News – Granny Flat Exemptions – Capital Gains Tax

  • By:O'Reilly Stevens Lawyers

The Federal Government has recently announced that it will be providing a targeted Capital Gains Tax (CGT) exemption for granny flat arrangements, which is expected to commence as early as 1 July 2021, (subject to the passing of legislation to put the exemption into effect).

Importantly, one of the key elements approved by the Federal Government is that, in order to qualify for the exemption, the granny flat arrangements are required to be documented by way of a formal written agreement.

A granny flat arrangement is usually an informal family arrangement which provides for a parent or other relative to reside at the residence of another family member, either by way of occupying a discrete part of a residence or a purpose-built accommodation.  In some cases, the accommodation might be as part of a shared living arrangement (such as occupying a room).  Currently, in most cases these family arrangements are not documented by way of a formal agreement.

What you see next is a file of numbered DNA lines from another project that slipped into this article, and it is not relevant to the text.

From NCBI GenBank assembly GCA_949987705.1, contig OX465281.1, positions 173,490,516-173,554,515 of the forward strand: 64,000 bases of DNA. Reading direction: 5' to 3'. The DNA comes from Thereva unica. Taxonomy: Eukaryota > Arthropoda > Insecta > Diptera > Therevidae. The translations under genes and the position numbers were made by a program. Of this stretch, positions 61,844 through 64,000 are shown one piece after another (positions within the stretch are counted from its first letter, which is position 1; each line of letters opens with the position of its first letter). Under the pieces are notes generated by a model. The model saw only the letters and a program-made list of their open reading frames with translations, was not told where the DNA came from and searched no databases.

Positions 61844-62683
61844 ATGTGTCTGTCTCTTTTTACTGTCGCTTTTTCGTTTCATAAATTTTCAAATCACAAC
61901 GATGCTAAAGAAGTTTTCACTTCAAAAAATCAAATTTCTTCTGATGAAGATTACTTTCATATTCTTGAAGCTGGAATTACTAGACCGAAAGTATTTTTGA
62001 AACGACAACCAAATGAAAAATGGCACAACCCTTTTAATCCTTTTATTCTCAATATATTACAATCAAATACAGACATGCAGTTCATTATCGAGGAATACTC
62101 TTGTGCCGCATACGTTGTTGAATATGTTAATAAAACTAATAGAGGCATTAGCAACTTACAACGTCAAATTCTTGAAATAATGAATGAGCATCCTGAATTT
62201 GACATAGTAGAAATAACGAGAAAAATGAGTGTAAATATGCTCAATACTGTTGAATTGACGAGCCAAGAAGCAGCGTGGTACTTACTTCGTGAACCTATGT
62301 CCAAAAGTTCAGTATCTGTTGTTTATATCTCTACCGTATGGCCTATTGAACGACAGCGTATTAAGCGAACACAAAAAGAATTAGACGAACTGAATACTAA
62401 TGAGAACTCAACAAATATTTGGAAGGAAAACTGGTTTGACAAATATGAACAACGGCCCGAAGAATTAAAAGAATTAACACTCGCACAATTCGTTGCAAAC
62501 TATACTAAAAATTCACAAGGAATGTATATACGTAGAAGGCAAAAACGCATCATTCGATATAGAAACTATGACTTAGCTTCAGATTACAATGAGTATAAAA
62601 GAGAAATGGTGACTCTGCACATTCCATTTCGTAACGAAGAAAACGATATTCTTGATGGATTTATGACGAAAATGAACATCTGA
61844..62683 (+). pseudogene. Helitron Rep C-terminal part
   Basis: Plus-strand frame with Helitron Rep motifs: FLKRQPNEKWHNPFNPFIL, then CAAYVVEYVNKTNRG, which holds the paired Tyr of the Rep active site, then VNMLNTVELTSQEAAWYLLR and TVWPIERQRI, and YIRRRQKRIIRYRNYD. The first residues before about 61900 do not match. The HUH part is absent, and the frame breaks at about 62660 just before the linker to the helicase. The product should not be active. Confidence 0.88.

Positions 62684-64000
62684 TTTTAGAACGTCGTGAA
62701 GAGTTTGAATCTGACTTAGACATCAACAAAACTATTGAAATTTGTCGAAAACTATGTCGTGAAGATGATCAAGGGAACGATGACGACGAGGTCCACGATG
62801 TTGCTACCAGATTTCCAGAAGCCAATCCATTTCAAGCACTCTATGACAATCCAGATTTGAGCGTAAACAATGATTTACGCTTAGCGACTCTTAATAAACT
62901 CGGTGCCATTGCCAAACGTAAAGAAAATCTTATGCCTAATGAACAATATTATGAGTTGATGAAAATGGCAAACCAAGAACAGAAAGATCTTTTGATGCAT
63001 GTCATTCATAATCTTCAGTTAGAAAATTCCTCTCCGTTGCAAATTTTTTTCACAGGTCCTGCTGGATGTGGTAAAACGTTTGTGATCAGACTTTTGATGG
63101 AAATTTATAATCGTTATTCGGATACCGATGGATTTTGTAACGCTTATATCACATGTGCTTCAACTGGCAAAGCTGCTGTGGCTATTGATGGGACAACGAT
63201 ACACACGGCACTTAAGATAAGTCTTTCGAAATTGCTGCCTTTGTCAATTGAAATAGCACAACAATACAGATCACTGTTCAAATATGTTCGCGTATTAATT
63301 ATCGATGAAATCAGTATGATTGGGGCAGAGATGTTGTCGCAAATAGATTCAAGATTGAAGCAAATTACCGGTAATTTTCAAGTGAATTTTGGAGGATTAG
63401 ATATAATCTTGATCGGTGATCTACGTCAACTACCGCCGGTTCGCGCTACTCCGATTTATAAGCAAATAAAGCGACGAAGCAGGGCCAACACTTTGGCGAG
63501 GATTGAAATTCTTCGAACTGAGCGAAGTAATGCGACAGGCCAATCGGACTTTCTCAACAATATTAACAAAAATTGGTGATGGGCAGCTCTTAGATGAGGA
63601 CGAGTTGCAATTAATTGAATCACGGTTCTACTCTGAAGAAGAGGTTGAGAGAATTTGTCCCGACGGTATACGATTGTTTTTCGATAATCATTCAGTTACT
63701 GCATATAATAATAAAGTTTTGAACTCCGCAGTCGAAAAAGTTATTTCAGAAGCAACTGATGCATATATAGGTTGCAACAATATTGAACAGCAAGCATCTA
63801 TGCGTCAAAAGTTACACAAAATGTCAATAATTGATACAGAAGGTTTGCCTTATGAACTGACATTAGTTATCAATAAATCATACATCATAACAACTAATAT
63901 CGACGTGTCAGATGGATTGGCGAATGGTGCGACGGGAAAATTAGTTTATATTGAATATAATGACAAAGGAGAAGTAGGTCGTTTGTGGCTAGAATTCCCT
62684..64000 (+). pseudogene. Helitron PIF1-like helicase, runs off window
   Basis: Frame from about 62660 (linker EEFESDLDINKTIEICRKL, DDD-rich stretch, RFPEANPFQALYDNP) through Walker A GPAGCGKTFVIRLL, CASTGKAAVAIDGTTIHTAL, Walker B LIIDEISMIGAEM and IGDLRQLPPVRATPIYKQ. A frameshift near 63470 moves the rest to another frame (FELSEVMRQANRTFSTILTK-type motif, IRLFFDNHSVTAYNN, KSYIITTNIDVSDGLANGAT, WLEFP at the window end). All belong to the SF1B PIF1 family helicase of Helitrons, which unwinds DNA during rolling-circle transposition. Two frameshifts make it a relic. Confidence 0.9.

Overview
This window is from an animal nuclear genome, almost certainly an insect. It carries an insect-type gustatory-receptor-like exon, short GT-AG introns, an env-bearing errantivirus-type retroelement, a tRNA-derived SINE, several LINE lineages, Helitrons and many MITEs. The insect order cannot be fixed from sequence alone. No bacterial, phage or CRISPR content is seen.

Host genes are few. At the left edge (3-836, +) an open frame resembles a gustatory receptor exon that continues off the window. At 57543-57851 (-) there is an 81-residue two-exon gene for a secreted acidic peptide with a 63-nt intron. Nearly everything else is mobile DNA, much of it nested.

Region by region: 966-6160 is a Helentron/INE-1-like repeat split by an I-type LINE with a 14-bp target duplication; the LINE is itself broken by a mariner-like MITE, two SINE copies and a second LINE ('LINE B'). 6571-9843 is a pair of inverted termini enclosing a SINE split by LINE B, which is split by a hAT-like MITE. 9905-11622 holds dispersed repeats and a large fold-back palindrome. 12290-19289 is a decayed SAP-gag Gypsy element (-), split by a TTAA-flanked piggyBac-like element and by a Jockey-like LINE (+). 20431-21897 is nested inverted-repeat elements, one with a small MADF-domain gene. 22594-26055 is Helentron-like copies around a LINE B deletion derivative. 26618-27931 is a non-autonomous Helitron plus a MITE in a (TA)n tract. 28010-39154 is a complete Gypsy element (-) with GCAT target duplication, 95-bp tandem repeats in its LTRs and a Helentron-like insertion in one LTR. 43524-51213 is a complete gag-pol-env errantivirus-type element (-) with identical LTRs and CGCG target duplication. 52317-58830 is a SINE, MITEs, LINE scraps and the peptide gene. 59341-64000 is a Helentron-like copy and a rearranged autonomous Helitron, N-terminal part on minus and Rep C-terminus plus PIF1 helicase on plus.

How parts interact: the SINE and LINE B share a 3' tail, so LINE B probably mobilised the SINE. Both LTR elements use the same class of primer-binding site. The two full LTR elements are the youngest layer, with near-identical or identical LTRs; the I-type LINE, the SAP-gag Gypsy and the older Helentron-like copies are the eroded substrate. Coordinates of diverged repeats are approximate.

CGT implications arise where there are new buildings, extensions or other improvements which increase the value of the property.

Granny flat arrangements are also significant in respect of social security entitlements as the Federal Government has, through Services Australia (Centrelink), made a number of concessions in respect of the impact that creating a granny flat interest might have on a person’s social security entitlements.  As the entitlement to and amount of social security entitlements is subject to means-testing, there are limitations on the value of assets which can be disposed of (the term used by Services Australia being deprived assets) without impacting on those entitlements.

Whilst Centrelink recommend that the arrangements be recorded by way of a formal written agreement, it is not presently a mandatory requirement.  The announcement by the Federal Government may materially change this situation, given the requirements for these arrangements to be recorded by way of a formal written agreement.